Wednesday, Feb. 8, 2012 | 9:41 a.m.
On most mornings, Noel Lardeo would be standing in front of a classroom of boisterous first-graders, getting ready to start the lesson plan of the day at Roger Bryan Elementary School.
But on Wednesday morning, the 26-year-old teacher was dressed in a blue jail jumpsuit and standing in front of a Las Vegas judge.
Lardeo was listening to attorneys argue back and forth about bail — and how much of a danger she was to the community for allegedly driving drunk and critically injuring a 15-year-old boy early Sunday morning in the western Las Vegas Valley.
Eventually, Justice of the Peace Suzan Baucum set bail for Lardeo at $250,000 and set her arraignment for 7:30 a.m. Friday.
But not until a prosecutor had said she couldn't be trusted to drive because she had "maimed a child" and couldn't be trusted to return to court because she hadn't taken care of a minor traffic ticket.
During the short hearing this morning, attorneys first argued about charges.
Lardeo’s attorney, Frank Cofer, pointed out to the judge that Lardeo had been in the Clark County Detention Center for three days without any formal complaints filed by the District Attorney's office.
"Your honor, I would ask that my client be released. She has been in custody more than 72 hours and there are no charges filed against her," Cofer said.
Chief Deputy District Attorney Brian Rutledge told the judge he would have the complaint ready on Friday — he said there was no requirement that charges had to be ready by the 72 hour hearing.
"A blood test is being completed on this. We expect to have it in time for arraignment on Friday morning," Rutledge said.
Metro Police have said it appeared that Lardeo was driving a 2005 Acura TSX west on Spring Mountain Road, west of El Camino Road, at 5:08 a.m. Sunday.
At that her car went off the right side of the road, collided with a bus shelter and struck a 15-year-old boy waiting nearby, police said.
The boy was transported to University Medical Center’s trauma unit in critical condition. Lardeo and her passenger, 36-year-old Artemio Rios, did not report injuries, police said.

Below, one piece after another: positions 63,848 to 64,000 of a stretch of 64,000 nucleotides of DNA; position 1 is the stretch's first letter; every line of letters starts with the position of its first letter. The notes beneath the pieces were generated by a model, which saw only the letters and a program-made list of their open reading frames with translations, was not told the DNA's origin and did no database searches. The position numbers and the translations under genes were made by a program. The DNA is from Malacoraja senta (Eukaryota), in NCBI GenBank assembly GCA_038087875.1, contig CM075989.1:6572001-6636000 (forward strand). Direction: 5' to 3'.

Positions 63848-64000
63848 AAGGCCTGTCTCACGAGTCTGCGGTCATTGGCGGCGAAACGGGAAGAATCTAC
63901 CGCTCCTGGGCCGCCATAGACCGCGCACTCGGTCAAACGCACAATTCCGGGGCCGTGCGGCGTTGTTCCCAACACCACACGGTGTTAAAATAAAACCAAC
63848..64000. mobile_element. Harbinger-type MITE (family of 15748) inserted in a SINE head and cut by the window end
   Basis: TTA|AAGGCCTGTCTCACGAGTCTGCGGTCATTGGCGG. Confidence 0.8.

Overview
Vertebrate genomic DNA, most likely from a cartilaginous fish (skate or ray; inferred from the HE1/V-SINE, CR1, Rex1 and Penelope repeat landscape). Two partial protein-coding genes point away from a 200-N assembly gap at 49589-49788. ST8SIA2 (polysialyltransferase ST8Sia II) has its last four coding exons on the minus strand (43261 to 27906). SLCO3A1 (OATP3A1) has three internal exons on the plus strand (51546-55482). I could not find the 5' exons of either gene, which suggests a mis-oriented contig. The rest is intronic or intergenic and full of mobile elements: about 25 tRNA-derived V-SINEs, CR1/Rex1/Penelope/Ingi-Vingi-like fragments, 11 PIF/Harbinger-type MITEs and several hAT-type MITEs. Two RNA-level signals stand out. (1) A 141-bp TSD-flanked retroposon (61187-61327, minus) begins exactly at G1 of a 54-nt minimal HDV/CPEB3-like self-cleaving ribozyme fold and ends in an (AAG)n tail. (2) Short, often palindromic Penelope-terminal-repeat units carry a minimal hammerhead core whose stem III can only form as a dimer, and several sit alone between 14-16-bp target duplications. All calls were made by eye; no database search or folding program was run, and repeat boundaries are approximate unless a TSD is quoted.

Rutledge told the judge that the boy suffered severe injuries "that will cost him at least one of his legs."
Lardeo allegedly failed a standard field sobriety test and was arrested on one count of DUI resulting in substantial bodily harm, one count of failure to stop at an intersection, one count of no registration in vehicle, two counts of no driver’s license in possession and one count of open container in vehicle while driving.
Cofer asked Judge Baucum to at least address the issue of bail, "although I don't know if there's a procedure for that because a complaint has not yet been filed."
Cofer told the judge that the appropriate course would be to release her and let her appear back in court Friday, when formal charges would be filed.
Rutledge said he would agree to setting bail — he asked for $1 million.
"Your honor, $1 million is clearly excessive," Cofer said.
Lardeo's attorney said standard bail for category B felonies for intentional crimes — such as battery with the use of a deadly weapon or for substantial bodily harm or mayhem, or if someone had intentionally cut off another person's limb — is $20,000.
"The purpose of bail is not for punishment," Cofer said. "It's only to assure the appearance of the defendant and to protect the public."
He argued that if the court were to set a $20,000 bail, that would ensure Lardeo's appearance in court. And, in terms of protecting the public, the court could order her not to drive or even have her wear a SCRAM bracelet.
Rutledge said the lower bail would do neither.
"First of all, this woman has a bench warrant for traffic tickets, which proves she doesn't show up even on minor traffic offenses — which let her out to continue to do major traffic offenses," Rutledge said.
In terms of being a danger to the community, "I can't think of anyone who is a greater danger to the community. And no bracelet or anything — I mean, saying, 'Oh, don't drink and drive'— she already knew that. She has already maimed a child. It's ridiculous to say she wouldn't be a danger."
Cofer told the judge she also had the option of requiring intensive supervision or arrest, which, he said, would be sufficient to protect the public, but not more than necessary.
"The point is, $1 million bail, judge, is just punitive," Cofer said. "She ought to have a chance to get out of custody and litigate her case like a normal citizen."
Baucum asked Lardeo how long she has lived in the community.
Lardeo, who spoke so quietly the judge had to ask her twice, said three years. She also told the judge she worked for the Clark County School District.
"I'm going to set bail at $250,000," Baucum said.
Outside the courtroom, Cofer said he thought the bail was high.
"But I was expecting it to be high like this, just because of the media attention in this case," he said. "And there was a severe injury in the case."
In terms of outstanding traffic tickets, "I think she had had a traffic ticket that she had neglected to pay," Cofer said.